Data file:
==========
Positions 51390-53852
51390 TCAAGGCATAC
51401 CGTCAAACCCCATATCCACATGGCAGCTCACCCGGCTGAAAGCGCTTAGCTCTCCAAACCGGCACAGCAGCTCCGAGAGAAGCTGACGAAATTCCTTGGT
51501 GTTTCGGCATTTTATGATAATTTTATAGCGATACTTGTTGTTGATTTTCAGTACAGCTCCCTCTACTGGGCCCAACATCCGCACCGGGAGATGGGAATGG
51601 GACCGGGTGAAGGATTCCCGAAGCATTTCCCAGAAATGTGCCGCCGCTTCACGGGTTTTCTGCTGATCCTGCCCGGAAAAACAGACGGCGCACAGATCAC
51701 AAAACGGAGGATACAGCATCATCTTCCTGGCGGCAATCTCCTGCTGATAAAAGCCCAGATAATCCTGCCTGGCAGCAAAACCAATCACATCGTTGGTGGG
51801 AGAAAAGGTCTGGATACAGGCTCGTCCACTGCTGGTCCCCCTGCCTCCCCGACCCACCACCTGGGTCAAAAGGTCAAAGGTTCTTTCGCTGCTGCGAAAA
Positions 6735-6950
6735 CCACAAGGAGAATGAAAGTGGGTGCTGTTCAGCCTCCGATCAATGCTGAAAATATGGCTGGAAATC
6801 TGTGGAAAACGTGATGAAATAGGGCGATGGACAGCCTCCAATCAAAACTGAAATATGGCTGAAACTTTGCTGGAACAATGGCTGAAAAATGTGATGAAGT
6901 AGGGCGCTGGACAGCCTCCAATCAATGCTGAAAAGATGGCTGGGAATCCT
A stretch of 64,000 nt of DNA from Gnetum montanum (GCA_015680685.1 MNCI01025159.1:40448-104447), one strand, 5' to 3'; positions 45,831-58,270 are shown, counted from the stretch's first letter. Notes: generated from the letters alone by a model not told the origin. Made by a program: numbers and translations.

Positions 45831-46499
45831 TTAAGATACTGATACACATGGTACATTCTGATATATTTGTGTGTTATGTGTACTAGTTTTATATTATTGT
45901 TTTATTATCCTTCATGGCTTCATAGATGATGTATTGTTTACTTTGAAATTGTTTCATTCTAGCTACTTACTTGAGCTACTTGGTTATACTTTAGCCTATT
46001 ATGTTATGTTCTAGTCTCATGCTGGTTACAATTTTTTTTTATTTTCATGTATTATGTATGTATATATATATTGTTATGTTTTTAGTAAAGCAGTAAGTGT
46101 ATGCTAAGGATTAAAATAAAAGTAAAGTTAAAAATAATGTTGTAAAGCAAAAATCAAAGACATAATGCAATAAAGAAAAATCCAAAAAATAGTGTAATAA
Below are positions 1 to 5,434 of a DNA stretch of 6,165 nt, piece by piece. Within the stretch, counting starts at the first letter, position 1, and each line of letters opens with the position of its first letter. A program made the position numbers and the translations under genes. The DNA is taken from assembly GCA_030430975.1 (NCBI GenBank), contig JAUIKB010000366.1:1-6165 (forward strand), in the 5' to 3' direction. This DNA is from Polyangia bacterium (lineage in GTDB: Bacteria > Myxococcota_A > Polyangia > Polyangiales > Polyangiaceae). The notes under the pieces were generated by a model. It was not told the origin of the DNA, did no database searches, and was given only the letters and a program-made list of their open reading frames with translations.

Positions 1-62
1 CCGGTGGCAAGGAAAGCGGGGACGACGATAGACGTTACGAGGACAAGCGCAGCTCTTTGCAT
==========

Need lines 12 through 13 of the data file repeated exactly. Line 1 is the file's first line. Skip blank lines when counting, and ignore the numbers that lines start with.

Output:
A stretch of 64,000 nt of DNA from Gnetum montanum (GCA_015680685.1 MNCI01025159.1:40448-104447), one strand, 5' to 3'; positions 45,831-58,270 are shown, counted from the stretch's first letter. Notes: generated from the letters alone by a model not told the origin. Made by a program: numbers and translations.

Positions 45831-46499